102. Guardian ad litem (GAL)
    A guardian who is appointed by a court to take care of the interests of a person who cannot legally take care of himself or herself in a lawsuit involving that person.
  103. Fictitiously named defendants
    Defendants in a lawsuit who are not identified by their correct names; usually refers to the practice in some state courts of including several "Does" as defendants to provide for discovery of additional defendants after the statute of limitations has run.
  104. Permissive joinder
    A concept allowing multiple parties to be joinded in one lawsuit as plaintiffs or defendants as long as there is some common question of fact or law.
  105. Compulsory joinder (joinder)
    A party or an issue that must be included in a case.
  106. Indispensable party
    A person who has such a stake in the outcome of a lawsuit that the judge will not make a final decision unless that person is formally joined as a party to the lawsuit
  107. Class Action
    A lawsuit brought for yourself and other persons in the same situation
  108. Interpleader
    A procedure in which persons having conflicting claims against a third person may be forced to resolve the conflict before seeking relief from the third person
  109. Count
    Each separate part of a complaint or an indictment.
  110. Specific performance (performance)
    Being required to do exactly what was agreed to

    anorder requiring a party to perform a contract
  111. Recission
    The annulment of a contract

    An order recinding or voiding a contract
  112. Restitution
    Giving something back; making good for something.

    an order to return money or property, usually paid in connection with a contract that was subsequently recinded
  113. Declaration of relief
    A court order defining or explaining the rights and ovligations of parties under some contrat or other document.
  114. Quiet title action
    A way of establishing clear ownership of land.
  115. Injunction
    A judges order to a person to do or to refrain from doing a particular thing.
  116. Temporary restraining order (TRO)
    A judge's order to a person to not take a certain action during the period prior to a full hearing on the rightfulness of the action.
  117. Preliminary injunction
    A court order made prior to final judgment in the case, directing that a party take some action or regrain from taking some action until the trial in the case takes place.
  118. Filing (file)
    Giving a paper to the court clerk for inclusion in the case record.
  119. Docket number
    A number assigned to a lawsuit by the court; each pleading or document filed in the action must bear this number.
  120. Summons
    A notice delivered by a sheriff or other authorized person informing a person of a lawsuit against him or her.
  121. Personal Service of process
    Notice of a lawsuit or other proceeding that is fiven to a party by personally delivering a copy of the papers to that party.
  122. Proof of Service
    Written verification that papers have been delivered to a party, detailing when, where, and how the papers were delivered
  123. Stipulation
    An agreement between lawyers on opposite sides of a lawsuit.
  124. Open stipulation
    Anagreement between parties or their attorneys that a defendant need not answer a complaint within the time directed by law and need not answer until specifically notified by the plaintiff to do so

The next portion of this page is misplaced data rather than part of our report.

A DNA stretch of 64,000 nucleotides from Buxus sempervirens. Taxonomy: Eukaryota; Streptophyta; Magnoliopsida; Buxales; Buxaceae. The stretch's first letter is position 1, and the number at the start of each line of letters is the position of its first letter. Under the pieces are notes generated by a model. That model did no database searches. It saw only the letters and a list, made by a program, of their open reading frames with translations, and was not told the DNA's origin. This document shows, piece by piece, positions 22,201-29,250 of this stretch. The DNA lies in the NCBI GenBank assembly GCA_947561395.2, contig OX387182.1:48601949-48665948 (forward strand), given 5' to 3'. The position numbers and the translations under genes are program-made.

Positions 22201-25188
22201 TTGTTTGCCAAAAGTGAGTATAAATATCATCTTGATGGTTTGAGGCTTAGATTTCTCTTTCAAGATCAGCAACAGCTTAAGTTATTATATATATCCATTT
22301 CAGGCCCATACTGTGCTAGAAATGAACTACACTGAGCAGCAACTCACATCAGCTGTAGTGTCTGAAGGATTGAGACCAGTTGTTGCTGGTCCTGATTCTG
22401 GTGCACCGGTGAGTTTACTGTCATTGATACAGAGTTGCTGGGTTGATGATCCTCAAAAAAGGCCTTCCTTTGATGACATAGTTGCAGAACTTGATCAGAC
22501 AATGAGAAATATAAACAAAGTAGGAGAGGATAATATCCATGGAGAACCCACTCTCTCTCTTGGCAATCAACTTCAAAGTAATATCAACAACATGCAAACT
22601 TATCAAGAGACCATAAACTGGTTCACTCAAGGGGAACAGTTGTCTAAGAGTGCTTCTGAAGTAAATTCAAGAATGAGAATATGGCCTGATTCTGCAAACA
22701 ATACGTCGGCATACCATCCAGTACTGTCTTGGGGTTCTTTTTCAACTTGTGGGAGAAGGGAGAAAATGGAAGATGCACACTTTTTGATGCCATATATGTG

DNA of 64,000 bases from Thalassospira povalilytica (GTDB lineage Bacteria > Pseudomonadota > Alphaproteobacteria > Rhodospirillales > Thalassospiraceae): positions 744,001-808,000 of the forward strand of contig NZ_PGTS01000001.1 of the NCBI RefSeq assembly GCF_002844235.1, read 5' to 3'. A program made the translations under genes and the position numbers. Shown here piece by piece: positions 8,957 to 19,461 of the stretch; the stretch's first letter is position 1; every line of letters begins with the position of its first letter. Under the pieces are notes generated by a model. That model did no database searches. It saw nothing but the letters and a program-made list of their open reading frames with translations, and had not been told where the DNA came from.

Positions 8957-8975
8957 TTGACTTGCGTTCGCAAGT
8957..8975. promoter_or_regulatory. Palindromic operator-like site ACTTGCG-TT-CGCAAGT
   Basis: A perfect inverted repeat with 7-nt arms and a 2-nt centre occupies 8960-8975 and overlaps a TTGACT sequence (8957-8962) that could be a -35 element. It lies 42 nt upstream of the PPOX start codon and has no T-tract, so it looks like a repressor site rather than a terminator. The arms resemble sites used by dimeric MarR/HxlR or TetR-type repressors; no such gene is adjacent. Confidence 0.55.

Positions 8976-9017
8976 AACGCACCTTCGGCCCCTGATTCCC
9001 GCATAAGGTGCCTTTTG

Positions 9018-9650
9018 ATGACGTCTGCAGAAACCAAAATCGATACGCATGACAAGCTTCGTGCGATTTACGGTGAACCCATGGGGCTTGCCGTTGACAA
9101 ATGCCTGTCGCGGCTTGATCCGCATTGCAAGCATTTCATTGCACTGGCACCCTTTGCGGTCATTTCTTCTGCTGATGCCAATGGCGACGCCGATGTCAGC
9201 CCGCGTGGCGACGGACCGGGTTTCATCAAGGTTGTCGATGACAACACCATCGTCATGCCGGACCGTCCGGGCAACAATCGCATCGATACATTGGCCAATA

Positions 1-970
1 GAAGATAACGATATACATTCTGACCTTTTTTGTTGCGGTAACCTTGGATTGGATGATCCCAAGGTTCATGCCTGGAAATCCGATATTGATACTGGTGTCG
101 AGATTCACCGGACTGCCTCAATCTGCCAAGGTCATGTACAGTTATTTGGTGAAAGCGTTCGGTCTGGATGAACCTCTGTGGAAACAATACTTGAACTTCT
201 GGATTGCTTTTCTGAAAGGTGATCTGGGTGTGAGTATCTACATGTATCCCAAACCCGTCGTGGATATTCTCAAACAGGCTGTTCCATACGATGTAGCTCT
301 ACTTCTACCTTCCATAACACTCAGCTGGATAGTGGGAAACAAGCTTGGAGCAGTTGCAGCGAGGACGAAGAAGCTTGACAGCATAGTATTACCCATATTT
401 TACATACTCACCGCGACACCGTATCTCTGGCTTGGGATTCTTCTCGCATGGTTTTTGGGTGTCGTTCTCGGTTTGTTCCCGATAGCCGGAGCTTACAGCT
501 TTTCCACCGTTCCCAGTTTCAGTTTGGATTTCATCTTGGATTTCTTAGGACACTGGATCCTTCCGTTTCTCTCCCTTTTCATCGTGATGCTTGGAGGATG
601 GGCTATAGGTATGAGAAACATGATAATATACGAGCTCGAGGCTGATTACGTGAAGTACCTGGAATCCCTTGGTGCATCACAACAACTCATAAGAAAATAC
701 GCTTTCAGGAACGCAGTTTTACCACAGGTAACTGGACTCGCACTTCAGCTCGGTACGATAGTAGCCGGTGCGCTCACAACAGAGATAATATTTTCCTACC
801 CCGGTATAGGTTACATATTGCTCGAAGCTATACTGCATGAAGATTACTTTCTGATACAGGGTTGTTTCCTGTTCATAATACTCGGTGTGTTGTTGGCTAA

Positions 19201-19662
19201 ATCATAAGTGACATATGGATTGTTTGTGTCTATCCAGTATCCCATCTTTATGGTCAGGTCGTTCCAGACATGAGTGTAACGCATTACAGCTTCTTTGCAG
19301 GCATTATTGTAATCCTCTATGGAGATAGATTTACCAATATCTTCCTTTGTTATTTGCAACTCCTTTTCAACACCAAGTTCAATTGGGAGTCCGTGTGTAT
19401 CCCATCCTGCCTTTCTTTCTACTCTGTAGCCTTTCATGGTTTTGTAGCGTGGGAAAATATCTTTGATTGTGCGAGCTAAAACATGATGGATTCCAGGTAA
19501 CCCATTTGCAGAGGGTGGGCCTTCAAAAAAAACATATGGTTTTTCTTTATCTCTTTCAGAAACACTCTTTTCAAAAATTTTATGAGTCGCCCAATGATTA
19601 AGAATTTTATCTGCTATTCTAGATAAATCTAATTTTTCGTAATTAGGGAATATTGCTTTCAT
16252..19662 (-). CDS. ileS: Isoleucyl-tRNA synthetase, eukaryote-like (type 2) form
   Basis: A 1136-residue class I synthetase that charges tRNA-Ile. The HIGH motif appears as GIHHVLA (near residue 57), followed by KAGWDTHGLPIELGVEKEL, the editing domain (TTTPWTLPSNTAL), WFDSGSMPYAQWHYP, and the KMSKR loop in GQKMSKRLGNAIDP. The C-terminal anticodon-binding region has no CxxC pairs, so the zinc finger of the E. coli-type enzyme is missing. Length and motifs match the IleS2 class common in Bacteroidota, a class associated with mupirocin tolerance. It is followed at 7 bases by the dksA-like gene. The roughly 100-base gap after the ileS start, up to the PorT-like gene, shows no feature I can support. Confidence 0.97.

125. General denial
    A type of answer in which all fo the allegations of the complaint are denied
  126. Specific Denial
    A type of answer inwhich the defendant specifically replies to each of the contentions alleged in the complaint.
  127. Qualified denial
    A type of answer denying all of the allegations of the complaint except those that are specifically admitted
  128. Affirmative defense
    The part of a defendant's answer to a complaint that goes beyond denyting the facts and arguments of the complaint.  It sets out new facts and arguments that might win for the defendant even if everything in the complaint is true.
  129. Counterclaim
    A claim made by the defendant in a cibil lawsuit that, in effect, "sues" the plaintiff
  130. Cross-claim
    A claim brought by one defendant against another that is based on the same subject matter as the plaintiff's lawsuit.
  131. Third-party complaint
    A complaint brought by a defendant in a lawsuit against someone not in the lawsuit.
  132. Compulsory counterclaim
    A counterclaim based on the same subject or transaction as the original claim
  133. Permissibe counterclaim
    A claim made by a defendant in a cibil lawsuit that, in effect, "sues" the plaintiff, based on things entirely different from the plaintiff's complaint.
  134. Indemnificaiton
    A concept allowing a defendant who has paid a judgment to seek reimbursement from another defendant.
  135. Contribution
    The right of a person who has paid an entire deby (or judgment) to get back a fair share of the payment from another person who is also responsible for the debt.
  136. Reply
    In Federal pleading, the plaintiff's response to the defendant's answer or counterclaim
  137. Demurrer
    A legal pleading that says, in effect, "even if, for the sake of argument, the facts presented by the other side are correct, those facts do not give the other side a legal argument that can possibly stand up in court."  The demurrer has been replaced in many courts with MOTION TO DISMISS
  138. Motion to Dismiss
    A request that the court dismiss or strike the case.
  139. More definite statement (motion)
    A request that the judge require an opponent in a lawsuit to file a less vague or less ambiguous pleading
  140. Affidavit
    A written statement sworn to before a person officially permitted by law to administer an oath.
  141. Entry of default
    Action by a court clerk noting that the defendant has failed to file a proper response to the complaint.